Page 1184 - Week 04 - Thursday, 17 March 2005

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exemptions until April 2006. The additional time will allow the cooperation groups to address the remaining differences between Australian and New Zealand laws and regulations. The states and territories endorsed the changes to the TTMRA special exemptions by gazetting the regulations in their respective gazettes or, in the ACT, by notifying the instrument on the ACT legislation register.


Mr Stanhope presented the following paper:

ACT Criminal Justice—Statistical Profile—December quarter 2004.

Territory plan—variation No 246

Papers and statement by minister

MR CORBELL (Molonglo—Minister for Health and Minister for Planning): For the information of members, I present the following papers:

Land (Planning and Environment) Act, pursuant to subsection 29 (1)—Approval of Variation No 246 to the Territory Plan—Changes to Residential Area Specific Policy Overlays—Suburb of Downer, dated 15 March 2005, together with background papers, a copy of the summaries and reports, and a copy of any direction or report required.

I ask for leave to make a statement in relation to the papers.

Leave not granted.

Standing orders—suspension

Motion (by Mr Corbell) proposed:

That so much of the standing orders be suspended as would prevent Mr Corbell making a statement.

MR SMYTH (Brindabella—Leader of the Opposition) (3.46): It has been a tradition of this place for the last 15 years or so that, when members seek leave to make a statement, leave is granted. It seems that, since the advent of majority government, Mr Corbell has determined that that leave, that courtesy, shall not be shown to this side of the house. Indeed, the number of occasions in the last couple of weeks—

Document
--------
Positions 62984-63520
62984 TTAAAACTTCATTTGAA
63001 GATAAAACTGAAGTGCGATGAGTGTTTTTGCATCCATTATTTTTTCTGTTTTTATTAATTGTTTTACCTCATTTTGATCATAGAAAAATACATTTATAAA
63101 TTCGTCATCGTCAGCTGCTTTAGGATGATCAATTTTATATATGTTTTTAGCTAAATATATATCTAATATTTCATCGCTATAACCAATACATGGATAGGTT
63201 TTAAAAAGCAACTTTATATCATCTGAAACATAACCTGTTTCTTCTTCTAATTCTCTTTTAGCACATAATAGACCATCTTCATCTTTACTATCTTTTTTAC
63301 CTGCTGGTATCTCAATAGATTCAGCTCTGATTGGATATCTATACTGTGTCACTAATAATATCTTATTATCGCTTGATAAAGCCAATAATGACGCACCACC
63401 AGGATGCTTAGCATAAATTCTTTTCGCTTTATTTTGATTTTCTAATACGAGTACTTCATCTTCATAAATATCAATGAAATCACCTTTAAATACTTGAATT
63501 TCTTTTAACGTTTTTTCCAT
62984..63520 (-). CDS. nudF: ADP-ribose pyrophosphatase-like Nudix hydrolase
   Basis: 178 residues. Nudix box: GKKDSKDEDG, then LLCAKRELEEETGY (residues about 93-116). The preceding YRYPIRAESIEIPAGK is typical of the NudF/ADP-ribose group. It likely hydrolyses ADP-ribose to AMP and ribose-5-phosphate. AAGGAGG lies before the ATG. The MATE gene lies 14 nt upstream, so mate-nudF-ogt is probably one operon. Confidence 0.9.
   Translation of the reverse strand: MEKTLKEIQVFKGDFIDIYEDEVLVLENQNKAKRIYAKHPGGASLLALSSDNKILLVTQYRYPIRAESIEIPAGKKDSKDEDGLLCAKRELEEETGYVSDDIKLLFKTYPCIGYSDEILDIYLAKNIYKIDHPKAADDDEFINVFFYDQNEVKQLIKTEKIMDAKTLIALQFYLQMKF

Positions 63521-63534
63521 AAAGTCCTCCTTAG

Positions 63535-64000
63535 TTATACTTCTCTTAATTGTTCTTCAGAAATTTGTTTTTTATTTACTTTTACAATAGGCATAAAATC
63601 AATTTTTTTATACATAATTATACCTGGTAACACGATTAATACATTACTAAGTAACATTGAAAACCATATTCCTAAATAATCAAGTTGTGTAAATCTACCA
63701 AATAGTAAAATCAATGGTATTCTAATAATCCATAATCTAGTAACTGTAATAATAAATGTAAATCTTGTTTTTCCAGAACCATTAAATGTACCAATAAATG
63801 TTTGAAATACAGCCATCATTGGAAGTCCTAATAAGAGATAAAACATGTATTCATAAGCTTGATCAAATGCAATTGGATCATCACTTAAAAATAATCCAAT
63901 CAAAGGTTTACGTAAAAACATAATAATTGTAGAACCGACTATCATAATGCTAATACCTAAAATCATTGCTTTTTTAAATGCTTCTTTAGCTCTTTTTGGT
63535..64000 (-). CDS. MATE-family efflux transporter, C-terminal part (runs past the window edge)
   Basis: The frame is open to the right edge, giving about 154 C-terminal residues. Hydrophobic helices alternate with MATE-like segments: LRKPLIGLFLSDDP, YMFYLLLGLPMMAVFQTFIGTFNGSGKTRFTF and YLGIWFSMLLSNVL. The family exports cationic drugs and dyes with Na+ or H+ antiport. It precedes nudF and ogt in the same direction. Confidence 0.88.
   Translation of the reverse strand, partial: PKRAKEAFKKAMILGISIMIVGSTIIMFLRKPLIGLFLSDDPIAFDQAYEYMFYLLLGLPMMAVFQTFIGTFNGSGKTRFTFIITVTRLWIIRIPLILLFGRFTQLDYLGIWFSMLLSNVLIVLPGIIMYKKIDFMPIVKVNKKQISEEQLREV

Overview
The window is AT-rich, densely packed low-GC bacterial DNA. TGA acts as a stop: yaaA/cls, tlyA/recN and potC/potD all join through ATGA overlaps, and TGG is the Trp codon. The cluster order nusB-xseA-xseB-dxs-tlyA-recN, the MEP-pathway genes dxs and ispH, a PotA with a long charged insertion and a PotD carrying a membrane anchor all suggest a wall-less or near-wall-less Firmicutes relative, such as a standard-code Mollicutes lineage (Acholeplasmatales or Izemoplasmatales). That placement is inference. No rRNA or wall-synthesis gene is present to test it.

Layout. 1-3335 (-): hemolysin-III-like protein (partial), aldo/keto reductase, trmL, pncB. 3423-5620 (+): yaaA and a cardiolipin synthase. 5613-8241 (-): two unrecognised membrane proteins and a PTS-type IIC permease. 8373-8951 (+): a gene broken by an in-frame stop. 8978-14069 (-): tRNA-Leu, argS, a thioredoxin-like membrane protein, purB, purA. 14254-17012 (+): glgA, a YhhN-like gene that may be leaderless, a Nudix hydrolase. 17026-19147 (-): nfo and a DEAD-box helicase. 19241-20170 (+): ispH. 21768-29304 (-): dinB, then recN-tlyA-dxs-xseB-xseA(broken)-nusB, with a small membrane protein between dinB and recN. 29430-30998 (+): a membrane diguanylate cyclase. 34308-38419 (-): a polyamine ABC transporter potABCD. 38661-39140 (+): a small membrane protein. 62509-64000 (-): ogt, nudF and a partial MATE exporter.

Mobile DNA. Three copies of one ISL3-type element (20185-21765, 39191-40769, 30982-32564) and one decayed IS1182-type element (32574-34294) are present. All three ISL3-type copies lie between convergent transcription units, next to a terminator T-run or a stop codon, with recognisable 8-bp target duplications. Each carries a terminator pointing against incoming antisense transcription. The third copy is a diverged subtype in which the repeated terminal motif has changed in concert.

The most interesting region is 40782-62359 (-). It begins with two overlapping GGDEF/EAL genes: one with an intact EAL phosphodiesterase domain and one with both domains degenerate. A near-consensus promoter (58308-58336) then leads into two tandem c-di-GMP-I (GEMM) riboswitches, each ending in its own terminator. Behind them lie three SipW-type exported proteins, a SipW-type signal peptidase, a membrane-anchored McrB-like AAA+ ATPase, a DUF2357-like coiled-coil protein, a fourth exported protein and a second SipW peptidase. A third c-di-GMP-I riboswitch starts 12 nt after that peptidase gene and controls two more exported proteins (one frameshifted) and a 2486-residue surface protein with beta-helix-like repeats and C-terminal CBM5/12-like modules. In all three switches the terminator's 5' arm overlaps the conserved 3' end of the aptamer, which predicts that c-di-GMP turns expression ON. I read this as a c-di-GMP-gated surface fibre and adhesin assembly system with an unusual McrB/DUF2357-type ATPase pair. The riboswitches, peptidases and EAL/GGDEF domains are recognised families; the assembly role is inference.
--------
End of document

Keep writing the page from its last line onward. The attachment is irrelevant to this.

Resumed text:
MR SPEAKER: Mr Smyth, come to the point of the motion for the suspension of standing orders which is before us.

MR SMYTH: The point is that Mr Corbell seeks leave to make a statement. He made a statement earlier in the week that courtesy should be shown, but that courtesy is not being shown to this side of the house. Both sides of this house have work to do and a large proportion of that work depends on leave that is granted by the house. On the majority of occasions in the past 15 years, the Liberal Party has granted leave to whomever has wanted to make a statement. We have seen a change, particularly since

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